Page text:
Beauty and the Beast

There are two things I notice about fairy tales. The first is food.  Hansel and Gretel, Little Miss Muffet, Jack and the Beanstalk, the Princess and the Pea, Little Red Riding Hood, Cinderella and her pumpkin. And then there are apples, apples, apples – Snow White, the golden apples, Avalon, Eve. I’ve read a few things on what food represents in mythology. 1)  Comfort and bounty, 2) consumption/cannibalism, 3) change, 4) home and 5) sexuality.

The second is the idea of transformation. Disney has had a field day with this one with cartoons like Beauty and the Beast and Shrek. But the quintessential tale is the Frog and the Princess. Beautiful princess kisses ugly frog and he is transformed into a handsome prince. Have you ever noticed it’s always the woman doing the accepting, the overlooking of external ugliness?

Feminine concepts of goodness are always represented by physical beauty and ‘evil’ is represented by ugliness. Can you think of one single fairy tale where a woman is trapped in an ugly exterior and is “rescued” by being loved and accepted as she is? I know of only one. None of our western or eastern stories follow that model. Sure Cinderella is impoverished, but still beautiful. Shrek’s love for Fiona certainly transforms her, from a beautiful women to an Ogre. How would that message be different if he were the handsome prince who broke the shell of her angry, but beautiful, exterior with a kiss that allowed her outer beauty to fade away and her inner beauty to be seen?

Asian mythology is really tough on women. Women must be perfect in order to be the consort of a king or a god. They must be forever young, beautiful, patient, kind, graceful, dutiful and loyal. Women of the Ramayana and the Mahabharata are worthy love only if they conform. Their entire existence is one of sacrifice. Poor Sita; poor Druapadi. Radha is the only model of femininity that I know of who is truly her own person, who follows her heart and is admired for it. But I have to wonder, would she be so revered if she were not beautiful? Would Krishna have loved her then? Would he have loved her more than all others for her kindness and her tender nature?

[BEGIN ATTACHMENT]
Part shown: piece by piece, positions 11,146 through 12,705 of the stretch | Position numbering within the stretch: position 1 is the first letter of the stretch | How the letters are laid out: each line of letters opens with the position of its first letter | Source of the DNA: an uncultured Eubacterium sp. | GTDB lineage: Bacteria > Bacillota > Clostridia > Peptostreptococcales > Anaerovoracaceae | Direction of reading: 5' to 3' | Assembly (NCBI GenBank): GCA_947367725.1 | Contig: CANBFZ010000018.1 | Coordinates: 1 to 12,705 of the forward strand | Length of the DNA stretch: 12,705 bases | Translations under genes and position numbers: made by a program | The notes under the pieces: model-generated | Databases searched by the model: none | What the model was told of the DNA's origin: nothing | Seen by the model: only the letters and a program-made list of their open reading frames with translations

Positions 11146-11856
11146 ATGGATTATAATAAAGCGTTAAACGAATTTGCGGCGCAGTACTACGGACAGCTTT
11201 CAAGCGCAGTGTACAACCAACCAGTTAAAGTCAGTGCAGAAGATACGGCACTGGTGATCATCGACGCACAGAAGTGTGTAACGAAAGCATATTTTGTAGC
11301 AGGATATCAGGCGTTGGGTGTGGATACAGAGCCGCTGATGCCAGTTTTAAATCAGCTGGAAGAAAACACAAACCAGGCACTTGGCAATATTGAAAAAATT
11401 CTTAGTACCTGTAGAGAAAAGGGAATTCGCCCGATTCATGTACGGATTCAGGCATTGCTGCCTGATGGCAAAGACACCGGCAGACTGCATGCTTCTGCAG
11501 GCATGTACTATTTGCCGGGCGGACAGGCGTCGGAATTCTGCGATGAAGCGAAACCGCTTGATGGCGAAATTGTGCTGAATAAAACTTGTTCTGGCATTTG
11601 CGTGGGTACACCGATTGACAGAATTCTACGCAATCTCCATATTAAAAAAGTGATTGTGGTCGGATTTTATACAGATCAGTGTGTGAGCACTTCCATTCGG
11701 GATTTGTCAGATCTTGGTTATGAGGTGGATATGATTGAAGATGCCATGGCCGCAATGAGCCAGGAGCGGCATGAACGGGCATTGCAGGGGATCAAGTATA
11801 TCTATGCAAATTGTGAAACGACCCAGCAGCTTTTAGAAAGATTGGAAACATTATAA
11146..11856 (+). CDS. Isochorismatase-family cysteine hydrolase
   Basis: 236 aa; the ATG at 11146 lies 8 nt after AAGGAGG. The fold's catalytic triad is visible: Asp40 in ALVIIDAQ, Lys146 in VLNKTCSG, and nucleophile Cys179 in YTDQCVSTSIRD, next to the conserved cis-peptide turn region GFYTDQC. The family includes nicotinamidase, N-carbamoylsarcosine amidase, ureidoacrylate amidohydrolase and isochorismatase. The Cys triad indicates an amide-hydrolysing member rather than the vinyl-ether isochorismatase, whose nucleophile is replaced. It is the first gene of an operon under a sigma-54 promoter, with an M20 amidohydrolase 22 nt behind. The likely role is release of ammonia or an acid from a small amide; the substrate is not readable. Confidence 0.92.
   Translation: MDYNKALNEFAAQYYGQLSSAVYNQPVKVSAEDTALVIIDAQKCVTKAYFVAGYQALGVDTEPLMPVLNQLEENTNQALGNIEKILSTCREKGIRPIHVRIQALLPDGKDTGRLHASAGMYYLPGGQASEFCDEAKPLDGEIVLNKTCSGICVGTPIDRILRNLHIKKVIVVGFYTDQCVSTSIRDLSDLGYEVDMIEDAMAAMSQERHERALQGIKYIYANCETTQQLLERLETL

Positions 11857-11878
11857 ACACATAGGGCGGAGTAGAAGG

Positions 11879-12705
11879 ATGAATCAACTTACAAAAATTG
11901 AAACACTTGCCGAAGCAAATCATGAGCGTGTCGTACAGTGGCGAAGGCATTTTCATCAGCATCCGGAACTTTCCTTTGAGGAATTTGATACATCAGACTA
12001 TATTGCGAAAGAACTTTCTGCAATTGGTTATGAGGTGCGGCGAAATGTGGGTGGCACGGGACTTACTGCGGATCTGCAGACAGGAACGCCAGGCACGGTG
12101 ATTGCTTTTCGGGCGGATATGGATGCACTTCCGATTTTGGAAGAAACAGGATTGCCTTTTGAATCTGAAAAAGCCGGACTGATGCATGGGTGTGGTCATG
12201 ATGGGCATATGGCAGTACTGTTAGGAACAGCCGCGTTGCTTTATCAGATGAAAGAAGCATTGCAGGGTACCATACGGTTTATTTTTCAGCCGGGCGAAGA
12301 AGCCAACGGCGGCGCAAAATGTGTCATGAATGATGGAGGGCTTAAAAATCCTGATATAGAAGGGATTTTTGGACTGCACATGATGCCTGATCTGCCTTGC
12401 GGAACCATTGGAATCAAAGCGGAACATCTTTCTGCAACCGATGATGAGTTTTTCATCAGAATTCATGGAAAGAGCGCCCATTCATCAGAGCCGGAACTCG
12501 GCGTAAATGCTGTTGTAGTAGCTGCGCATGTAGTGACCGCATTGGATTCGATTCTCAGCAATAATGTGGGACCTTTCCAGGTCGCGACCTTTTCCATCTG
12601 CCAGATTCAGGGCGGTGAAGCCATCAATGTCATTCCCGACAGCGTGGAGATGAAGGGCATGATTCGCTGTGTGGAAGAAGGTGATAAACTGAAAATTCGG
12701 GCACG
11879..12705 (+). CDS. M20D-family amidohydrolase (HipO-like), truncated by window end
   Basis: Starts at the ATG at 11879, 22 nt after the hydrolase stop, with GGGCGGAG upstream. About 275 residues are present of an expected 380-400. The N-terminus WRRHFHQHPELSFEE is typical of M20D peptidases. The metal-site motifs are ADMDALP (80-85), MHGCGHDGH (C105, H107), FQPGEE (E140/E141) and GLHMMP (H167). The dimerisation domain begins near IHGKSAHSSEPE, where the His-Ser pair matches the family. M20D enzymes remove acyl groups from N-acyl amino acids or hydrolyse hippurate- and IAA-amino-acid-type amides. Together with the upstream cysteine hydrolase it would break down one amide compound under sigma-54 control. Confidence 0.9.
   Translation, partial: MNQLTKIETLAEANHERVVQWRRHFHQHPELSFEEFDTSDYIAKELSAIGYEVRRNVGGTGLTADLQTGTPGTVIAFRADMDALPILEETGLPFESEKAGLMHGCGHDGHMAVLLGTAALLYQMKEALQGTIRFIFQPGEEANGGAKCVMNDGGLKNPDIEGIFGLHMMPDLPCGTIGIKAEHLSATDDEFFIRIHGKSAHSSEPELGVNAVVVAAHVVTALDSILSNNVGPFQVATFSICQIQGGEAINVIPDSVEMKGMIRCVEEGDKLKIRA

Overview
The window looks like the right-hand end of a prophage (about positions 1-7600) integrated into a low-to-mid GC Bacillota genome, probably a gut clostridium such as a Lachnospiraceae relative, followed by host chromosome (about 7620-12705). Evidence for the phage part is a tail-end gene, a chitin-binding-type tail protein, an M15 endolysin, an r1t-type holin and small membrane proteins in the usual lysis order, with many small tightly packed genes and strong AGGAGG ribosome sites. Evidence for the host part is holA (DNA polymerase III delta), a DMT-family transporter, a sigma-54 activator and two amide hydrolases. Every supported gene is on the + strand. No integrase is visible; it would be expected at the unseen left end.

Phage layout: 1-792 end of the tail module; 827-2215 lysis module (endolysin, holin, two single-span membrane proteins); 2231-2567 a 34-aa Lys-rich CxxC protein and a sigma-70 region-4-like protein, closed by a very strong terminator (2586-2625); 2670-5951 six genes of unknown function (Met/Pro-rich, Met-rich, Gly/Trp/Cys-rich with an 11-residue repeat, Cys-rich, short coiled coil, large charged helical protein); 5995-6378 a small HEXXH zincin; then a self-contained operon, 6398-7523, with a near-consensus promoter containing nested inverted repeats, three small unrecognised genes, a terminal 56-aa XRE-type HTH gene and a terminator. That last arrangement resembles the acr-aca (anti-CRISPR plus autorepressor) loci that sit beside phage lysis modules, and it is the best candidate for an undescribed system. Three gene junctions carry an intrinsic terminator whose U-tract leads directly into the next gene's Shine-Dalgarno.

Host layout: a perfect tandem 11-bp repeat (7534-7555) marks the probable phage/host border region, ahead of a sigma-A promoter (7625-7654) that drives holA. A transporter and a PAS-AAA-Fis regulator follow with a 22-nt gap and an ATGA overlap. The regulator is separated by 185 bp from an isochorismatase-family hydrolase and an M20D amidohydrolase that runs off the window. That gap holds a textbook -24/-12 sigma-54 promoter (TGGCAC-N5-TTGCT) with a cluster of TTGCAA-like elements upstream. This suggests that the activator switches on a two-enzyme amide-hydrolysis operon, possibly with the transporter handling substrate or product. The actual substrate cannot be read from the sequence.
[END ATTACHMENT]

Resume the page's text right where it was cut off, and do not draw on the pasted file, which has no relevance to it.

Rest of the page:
Interestingly, women represent the same thing in mythology as food does – Comfort and bounty, consumption/cannibalism, transformation, home and sexuality. These things say a lot about our models of life and love. This is the one story I know where a woman is transformed by love, the story of the beginnings of the snake clan:

Spider Woman whispered to the young man, that the one that acted so very angrily was the pretty maiden and that he should try to take that one. He tried, but the snake was very wild and fierce. “Be not afraid,” Spider Woman whispered…. He at once grabbed it, held and stroked it four times upward, each time spurting a little medicine on it, and thus freeing it from its anger.

The snake then changes back into a beautiful maiden; the two later marry, and their children become the ancestors of the Snake Clan. 

The thing I hope that you take away from this is that the moment of acceptance is the moment of transformation, the blossoming of beauty. 


Little Miss Muffet may have let her Arachnophobia scare her away from her food, but you should not be scared away from love or lunch.

Grits with Cheese (VG)

  • 2 cups whole milk
  • 2 cups water
  • 1 1/2 teaspoons kosher salt
  • 1 cup coarse ground cornmeal
  • 1/2 teaspoon freshly ground black pepper
  • 4 tablespoons unsalted butter
  • 4 ounces sharp aged cheese, shredded

Place the milk, water, and salt into a large, heavy-bottomed pot over medium-high heat and bring to a boil. Once the milk mixture comes to a boil, gradually add the cornmeal while continually whisking. Once all of the cornmeal has been incorporated, decrease the heat to low and cover. Remove lid and whisk frequently, every 3 to 4 minutes, to prevent grits from sticking or forming lumps; make sure to get into corners of pot when whisking. Cook for 20 to 25 minutes or until mixture is creamy.

Remove from the heat, add the pepper and butter, and whisk to combine. Once the butter is melted, gradually whisk in the cheese a little at a time. Serve immediately.


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